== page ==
Ivinghoe Beacon from the Ashridge Estate
Walk Route Description
This linear walk starts from the car park at the Bridgewater Monument (Grid ref SP971131) on the National Trust Ashridge Estate. There is additional parking along the drive if the car park is full. There is also a national Trust Information Centre and café.
Walk to The Monument. This is an 1832 memorial to the 3rd Duke of Bridgewater, a pioneer of canal building, which may be ascended weekend afternoons in season. Turn right along the track marked Mobility Vehicles Trail and the Ashridge Border Path. The way ahead is clear and you cross a footbridge, pass a wooden house on the left and, quite a bit further on, a log seat with a view over Duncombe Farm and the valley and hills beyond. Continue ahead ignoring all cross paths to pass the rear of Clipper Down (grid ref. SP964147), which is easily recognised by the dogs barking as you pass. Just past the cottage you join their access track and continue along this for approximately 200 metres where you bear left to follow the signed path downhill to a path junction with the Ridgeway (grid ref. SP958153).
Turn right here into Incombe Hole and climb on the clear path. This veers northwards and follows the rim of Incombe Hole. The path soon begins to descend and reaches a road at a bend (grid ref. SP960163). This is a nasty spot to cross and some care is needed. Cross the road and follow the undulating path leading to the trig point and topograph on Ivinghoe Beacon. In good weather the view over the Vale of Aylesbury is extensive. The return route follows the outward path.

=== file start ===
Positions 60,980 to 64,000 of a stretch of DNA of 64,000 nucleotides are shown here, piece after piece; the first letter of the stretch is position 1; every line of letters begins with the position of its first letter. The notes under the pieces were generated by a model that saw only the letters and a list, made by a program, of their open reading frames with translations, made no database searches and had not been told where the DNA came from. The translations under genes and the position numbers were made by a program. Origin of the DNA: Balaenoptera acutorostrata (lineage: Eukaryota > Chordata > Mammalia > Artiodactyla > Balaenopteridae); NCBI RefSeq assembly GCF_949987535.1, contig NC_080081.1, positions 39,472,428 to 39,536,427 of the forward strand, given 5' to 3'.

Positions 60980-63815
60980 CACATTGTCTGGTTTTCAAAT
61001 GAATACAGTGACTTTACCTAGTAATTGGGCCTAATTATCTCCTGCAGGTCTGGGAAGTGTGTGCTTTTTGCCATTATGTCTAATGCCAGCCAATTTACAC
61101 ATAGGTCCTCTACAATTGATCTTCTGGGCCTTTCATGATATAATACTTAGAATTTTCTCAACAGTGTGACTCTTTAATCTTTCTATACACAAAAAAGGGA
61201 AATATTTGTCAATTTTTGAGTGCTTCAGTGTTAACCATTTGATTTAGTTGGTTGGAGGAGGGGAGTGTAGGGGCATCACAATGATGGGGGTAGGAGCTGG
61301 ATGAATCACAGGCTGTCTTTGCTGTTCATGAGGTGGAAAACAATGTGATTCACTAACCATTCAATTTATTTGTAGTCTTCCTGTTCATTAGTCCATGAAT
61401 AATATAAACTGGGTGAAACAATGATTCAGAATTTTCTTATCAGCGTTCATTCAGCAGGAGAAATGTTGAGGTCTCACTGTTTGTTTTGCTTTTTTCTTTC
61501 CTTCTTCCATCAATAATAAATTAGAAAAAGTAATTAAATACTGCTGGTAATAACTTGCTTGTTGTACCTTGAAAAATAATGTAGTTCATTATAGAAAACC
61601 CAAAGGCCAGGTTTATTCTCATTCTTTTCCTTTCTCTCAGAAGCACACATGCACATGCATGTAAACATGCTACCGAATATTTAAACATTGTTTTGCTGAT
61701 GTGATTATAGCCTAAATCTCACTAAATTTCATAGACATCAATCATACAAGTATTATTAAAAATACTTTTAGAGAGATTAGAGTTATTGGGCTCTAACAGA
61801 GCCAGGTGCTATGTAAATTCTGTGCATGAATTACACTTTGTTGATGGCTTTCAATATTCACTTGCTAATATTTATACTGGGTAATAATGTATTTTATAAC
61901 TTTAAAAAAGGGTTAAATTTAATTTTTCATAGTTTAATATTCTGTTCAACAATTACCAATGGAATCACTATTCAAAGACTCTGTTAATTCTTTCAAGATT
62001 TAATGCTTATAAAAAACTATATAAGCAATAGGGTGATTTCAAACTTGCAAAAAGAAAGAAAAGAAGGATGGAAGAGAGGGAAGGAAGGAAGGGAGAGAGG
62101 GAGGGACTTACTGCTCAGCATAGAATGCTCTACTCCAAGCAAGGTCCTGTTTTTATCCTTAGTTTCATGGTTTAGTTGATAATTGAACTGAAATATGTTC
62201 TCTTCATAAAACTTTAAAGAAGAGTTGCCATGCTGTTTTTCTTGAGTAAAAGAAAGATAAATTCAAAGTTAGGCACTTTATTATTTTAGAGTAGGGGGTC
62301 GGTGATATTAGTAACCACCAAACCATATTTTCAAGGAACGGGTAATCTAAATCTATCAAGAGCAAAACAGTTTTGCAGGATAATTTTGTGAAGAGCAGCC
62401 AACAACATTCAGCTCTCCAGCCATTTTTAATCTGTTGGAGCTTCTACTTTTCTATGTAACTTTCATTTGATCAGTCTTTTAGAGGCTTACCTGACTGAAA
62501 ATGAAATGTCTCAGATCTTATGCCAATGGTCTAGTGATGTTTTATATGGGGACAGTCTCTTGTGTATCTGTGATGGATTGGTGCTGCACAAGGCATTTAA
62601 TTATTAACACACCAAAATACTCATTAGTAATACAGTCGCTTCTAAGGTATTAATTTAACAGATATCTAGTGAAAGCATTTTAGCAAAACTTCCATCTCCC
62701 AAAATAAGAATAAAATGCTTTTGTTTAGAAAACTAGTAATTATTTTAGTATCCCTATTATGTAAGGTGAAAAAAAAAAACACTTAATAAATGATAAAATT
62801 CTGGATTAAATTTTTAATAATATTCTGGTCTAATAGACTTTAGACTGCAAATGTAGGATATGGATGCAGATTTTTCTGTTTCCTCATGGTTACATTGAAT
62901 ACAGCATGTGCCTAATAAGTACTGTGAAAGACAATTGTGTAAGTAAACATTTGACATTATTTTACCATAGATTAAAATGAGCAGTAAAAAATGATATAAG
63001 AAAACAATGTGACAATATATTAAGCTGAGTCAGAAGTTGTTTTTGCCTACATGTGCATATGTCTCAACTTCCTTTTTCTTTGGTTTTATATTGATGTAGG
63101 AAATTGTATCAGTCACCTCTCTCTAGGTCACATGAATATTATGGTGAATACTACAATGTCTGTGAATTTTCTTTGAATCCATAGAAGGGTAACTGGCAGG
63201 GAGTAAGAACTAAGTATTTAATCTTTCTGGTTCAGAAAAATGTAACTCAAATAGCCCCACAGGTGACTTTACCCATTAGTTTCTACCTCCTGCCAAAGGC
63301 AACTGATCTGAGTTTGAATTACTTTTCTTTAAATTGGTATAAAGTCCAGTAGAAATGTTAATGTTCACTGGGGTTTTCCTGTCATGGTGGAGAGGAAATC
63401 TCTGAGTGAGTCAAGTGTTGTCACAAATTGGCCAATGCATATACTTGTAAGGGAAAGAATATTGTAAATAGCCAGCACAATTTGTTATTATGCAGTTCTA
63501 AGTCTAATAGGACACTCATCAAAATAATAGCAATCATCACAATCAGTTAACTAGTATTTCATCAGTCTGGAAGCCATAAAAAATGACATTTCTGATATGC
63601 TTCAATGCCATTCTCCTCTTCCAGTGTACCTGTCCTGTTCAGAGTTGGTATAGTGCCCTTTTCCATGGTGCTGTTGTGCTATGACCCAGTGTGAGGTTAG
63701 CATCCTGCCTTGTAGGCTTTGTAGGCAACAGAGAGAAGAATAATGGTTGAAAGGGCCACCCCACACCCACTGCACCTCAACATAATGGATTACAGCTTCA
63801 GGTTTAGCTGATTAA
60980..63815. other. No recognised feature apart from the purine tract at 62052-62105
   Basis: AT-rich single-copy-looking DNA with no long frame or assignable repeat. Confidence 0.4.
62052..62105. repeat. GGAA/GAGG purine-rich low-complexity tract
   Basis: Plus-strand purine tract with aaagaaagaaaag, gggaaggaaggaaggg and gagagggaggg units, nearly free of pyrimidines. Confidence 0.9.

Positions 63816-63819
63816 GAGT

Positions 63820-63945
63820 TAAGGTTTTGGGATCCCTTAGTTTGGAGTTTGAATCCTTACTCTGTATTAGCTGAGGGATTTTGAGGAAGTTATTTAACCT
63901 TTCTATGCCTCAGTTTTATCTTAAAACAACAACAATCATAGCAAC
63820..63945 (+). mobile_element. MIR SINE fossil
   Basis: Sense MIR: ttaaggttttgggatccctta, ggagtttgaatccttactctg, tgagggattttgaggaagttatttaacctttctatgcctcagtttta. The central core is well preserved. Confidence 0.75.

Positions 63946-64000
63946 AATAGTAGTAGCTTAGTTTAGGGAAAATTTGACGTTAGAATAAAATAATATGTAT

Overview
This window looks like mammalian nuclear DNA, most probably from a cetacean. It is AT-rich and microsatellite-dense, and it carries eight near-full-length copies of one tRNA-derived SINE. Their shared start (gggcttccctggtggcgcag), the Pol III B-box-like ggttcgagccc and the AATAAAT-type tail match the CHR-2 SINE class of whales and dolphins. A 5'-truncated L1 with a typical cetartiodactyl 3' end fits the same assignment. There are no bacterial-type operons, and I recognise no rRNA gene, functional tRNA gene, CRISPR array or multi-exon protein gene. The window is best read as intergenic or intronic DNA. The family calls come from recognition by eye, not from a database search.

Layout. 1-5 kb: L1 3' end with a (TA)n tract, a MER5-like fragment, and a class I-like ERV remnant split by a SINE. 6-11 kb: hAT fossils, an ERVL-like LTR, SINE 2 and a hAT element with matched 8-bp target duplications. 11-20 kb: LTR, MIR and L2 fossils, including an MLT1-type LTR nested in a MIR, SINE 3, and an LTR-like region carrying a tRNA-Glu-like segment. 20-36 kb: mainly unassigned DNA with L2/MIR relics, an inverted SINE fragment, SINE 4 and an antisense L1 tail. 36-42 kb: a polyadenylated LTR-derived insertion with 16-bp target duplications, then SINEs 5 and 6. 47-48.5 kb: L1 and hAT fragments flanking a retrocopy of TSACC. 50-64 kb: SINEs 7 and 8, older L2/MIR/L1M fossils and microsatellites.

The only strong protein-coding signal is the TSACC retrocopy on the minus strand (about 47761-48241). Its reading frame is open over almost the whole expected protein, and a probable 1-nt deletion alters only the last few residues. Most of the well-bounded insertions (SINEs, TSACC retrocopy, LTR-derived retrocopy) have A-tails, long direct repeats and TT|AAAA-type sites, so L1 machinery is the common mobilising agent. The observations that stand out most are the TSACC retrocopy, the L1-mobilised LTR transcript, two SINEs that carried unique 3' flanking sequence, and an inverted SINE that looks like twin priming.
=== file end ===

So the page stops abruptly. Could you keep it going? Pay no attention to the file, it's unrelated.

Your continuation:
|Ordnance Survey Explorer 181||Sheet Map||1:25k||BUY MAP|
|Anquet OS Explorer 181||Digital Map||1:25k||BUY MAP|
|Ordnance Survey Landranger 165||Sheet Map||1:50k||BUY MAP|
|Anquet OS Landranger 165||Digital Map||1:50k||BUY MAP|
It is recommended you take a map. The preferred scale is 1:25k.
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OS Map showing start
Ordnance Survey Map showing starting point of walk - Click Here
Walking in the Chilterns
A guidebook to 35 walks in the Chiltern Hills of southern England. These chalk hills and ancient woodlands stretch from Reading and the Thames valley through Oxfordshire, Buckinghamshire and Hertfordshire to Luton. Walking in the Chilterns - an Area of Outstanding Natural Beauty - for walkers of all abilities, with walks from 4 to 12 miles long.
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